I spent the last two and half weeks of January working in south Florida with my friend, David and the Boatsmith crew on an interesting interior refit of the Alden schooner, Summerwind. I will post more about that project here soon. One highlight of my trip to Florida though, was a Sunday afternoon visit with Reuel Parker. David and I had last visited his project in April of '08, just before he was ready to shut it down for his annual summer migration to Maine.
In the meantime, I've been in touch with Reuel from time to time since then, as I have been putting together a building blog for the Ibis project for him from the photos and captions he has been sending me.
Reuel returned to Florida in October, 08 and the progress he has made in November and December is remarkable. With her exterior paint all finished and hatches and portlights installed, Ibis is looking much closer to launch than when I last saw her. I love the unusual color he picked for the deck houses and cockpit. It goes great with the traditional lines of this shoal-draft sharpie schooner.
The interior is coming along at a nice pace as well. Reuel is keeping it simple, with lots of painted surfaces and hardwood trim he milled himself from his land in Maine.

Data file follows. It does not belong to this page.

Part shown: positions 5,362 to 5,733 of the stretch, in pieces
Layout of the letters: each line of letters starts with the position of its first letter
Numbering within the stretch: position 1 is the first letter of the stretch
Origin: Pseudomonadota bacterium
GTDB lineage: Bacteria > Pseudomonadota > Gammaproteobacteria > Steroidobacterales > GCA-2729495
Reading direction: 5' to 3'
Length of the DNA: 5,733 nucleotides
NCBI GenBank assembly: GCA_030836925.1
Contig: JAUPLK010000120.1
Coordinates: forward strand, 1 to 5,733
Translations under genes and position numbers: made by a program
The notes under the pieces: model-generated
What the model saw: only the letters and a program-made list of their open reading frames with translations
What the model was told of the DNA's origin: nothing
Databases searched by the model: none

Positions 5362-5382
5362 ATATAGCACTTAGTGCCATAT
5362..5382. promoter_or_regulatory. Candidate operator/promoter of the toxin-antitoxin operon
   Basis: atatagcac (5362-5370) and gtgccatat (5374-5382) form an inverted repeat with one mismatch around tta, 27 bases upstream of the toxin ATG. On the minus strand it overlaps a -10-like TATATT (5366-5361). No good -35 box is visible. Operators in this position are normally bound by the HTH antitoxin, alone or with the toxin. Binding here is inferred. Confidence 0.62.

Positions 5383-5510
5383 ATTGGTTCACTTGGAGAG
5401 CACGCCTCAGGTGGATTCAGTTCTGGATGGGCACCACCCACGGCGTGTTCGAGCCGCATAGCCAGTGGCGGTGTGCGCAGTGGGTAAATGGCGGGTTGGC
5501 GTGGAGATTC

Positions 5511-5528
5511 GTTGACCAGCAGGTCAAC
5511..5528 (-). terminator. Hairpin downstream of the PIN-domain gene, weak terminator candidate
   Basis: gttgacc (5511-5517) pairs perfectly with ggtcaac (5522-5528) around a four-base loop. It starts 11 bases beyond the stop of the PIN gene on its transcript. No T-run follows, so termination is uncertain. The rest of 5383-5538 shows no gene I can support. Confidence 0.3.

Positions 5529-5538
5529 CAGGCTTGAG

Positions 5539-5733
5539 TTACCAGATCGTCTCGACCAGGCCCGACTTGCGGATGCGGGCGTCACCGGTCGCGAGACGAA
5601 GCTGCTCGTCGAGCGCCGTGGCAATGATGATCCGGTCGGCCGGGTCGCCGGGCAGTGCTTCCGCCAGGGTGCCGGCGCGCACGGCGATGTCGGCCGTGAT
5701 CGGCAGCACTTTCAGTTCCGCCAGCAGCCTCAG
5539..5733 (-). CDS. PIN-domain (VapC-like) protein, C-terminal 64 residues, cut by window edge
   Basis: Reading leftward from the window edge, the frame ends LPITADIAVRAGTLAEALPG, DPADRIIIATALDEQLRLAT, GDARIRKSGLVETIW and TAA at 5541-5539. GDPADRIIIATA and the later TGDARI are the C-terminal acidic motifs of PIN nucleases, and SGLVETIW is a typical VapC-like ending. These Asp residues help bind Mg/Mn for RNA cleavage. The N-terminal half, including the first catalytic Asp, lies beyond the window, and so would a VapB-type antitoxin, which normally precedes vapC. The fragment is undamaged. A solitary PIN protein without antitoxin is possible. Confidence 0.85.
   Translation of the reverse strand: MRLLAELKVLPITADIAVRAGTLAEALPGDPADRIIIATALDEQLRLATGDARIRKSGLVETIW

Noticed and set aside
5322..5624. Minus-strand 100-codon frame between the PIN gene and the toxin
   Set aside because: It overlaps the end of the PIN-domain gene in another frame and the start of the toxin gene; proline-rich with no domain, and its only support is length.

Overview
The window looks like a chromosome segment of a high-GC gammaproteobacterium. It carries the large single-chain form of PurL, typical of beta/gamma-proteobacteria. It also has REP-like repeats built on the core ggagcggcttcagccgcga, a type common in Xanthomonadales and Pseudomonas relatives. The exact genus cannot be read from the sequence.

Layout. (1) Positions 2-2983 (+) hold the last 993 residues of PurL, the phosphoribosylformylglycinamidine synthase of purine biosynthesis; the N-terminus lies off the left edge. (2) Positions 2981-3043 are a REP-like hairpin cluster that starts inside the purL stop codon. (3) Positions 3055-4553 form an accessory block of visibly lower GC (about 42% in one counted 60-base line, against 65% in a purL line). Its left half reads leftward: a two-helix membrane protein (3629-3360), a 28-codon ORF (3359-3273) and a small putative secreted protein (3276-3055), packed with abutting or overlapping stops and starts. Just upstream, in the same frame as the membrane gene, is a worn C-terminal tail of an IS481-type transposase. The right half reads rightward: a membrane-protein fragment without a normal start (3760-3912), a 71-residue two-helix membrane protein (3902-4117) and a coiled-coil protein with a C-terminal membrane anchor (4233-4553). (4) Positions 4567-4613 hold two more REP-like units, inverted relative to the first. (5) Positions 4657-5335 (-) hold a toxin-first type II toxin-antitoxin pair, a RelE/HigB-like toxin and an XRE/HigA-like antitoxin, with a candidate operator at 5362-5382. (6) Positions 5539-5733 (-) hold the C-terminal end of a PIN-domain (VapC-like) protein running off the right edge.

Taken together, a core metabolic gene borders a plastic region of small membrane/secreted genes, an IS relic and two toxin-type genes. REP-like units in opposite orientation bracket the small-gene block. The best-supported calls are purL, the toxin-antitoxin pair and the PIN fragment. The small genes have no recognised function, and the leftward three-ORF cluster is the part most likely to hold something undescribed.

Below: David Halladay, right, and Reuel Parker, left, discussing various aspects of the deck layout. As always, Reuel is griping about what a pain in the ass it is to build a boat and says this will be his last. I doubt that though. As much as he complains, he works on it seven days a week and when he is in Florida, the project is his life. What he really wants is a young female partner that can sand and varnish and then sail away to the islands when Ibis is launched.
Reuel has sent me detailed photos of his November to early January progress since I returned from my trip. I'm now in the process of updating his blog with this new material, and I've talked him into expanding his captions into more blog-style text to give interested readers a better idea of what he's doing and why, in each step. Reuel hates computers, but he is a fine writer and hopefully he will expand all of the earlier blog posts as well so that all who are interested can see how he goes about building one of his new maxi-trailerable sailboats. Check it out here: